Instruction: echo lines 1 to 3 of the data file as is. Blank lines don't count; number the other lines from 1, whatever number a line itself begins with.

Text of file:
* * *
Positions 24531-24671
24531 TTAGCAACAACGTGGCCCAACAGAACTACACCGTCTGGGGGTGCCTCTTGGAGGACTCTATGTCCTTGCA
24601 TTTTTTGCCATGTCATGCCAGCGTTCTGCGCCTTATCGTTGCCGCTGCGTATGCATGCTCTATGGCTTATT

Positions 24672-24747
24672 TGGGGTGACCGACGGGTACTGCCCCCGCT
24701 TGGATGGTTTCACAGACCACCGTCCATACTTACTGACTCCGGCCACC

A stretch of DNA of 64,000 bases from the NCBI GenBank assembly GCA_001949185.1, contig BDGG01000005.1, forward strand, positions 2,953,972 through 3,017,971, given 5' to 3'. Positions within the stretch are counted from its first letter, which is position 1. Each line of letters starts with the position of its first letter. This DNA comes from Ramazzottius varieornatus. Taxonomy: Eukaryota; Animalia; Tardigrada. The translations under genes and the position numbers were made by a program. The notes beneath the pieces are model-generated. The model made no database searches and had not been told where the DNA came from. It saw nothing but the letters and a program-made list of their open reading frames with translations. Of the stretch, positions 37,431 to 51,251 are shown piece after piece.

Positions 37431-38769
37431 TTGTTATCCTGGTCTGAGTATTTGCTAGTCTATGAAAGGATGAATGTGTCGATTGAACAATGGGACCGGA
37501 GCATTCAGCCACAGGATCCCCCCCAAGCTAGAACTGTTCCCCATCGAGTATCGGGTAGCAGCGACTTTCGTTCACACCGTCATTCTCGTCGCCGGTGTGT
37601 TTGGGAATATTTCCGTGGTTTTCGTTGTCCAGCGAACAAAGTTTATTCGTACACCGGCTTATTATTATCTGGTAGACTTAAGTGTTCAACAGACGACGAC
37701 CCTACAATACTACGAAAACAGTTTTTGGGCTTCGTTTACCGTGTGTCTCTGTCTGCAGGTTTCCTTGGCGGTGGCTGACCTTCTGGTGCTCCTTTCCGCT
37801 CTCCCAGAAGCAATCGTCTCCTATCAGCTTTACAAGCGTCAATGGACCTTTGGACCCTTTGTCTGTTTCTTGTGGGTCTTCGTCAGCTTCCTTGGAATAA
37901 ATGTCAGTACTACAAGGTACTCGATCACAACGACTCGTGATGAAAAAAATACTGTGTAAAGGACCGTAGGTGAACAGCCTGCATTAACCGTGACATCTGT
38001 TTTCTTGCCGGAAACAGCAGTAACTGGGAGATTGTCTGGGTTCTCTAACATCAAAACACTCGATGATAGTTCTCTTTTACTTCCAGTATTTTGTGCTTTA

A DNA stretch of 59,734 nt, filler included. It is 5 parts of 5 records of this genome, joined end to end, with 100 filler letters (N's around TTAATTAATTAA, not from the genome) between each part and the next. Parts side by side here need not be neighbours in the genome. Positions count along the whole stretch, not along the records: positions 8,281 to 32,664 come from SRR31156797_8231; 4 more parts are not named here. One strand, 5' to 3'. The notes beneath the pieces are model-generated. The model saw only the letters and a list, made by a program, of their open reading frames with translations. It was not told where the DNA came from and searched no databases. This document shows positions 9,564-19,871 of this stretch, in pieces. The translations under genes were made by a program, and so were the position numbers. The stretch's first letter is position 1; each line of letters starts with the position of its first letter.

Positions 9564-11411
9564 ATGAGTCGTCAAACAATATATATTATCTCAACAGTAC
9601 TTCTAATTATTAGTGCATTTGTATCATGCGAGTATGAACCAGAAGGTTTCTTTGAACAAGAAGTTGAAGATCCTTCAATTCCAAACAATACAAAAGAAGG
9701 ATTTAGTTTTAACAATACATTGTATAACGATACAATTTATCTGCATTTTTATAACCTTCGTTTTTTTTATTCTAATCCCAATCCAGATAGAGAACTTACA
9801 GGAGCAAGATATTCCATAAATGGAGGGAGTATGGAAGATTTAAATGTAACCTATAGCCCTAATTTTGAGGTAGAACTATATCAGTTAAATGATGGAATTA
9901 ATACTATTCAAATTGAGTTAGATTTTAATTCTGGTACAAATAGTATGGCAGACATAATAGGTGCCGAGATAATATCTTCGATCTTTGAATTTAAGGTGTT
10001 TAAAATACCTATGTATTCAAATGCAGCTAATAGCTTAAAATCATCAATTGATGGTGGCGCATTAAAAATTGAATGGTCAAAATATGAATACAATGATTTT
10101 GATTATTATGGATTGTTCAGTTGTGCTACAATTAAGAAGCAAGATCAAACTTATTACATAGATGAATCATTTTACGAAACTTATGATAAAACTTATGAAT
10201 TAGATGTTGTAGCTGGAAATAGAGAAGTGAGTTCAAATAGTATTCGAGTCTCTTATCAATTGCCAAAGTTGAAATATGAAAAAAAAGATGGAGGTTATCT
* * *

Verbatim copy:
Positions 24531-24671
24531 TTAGCAACAACGTGGCCCAACAGAACTACACCGTCTGGGGGTGCCTCTTGGAGGACTCTATGTCCTTGCA
24601 TTTTTTGCCATGTCATGCCAGCGTTCTGCGCCTTATCGTTGCCGCTGCGTATGCATGCTCTATGGCTTATT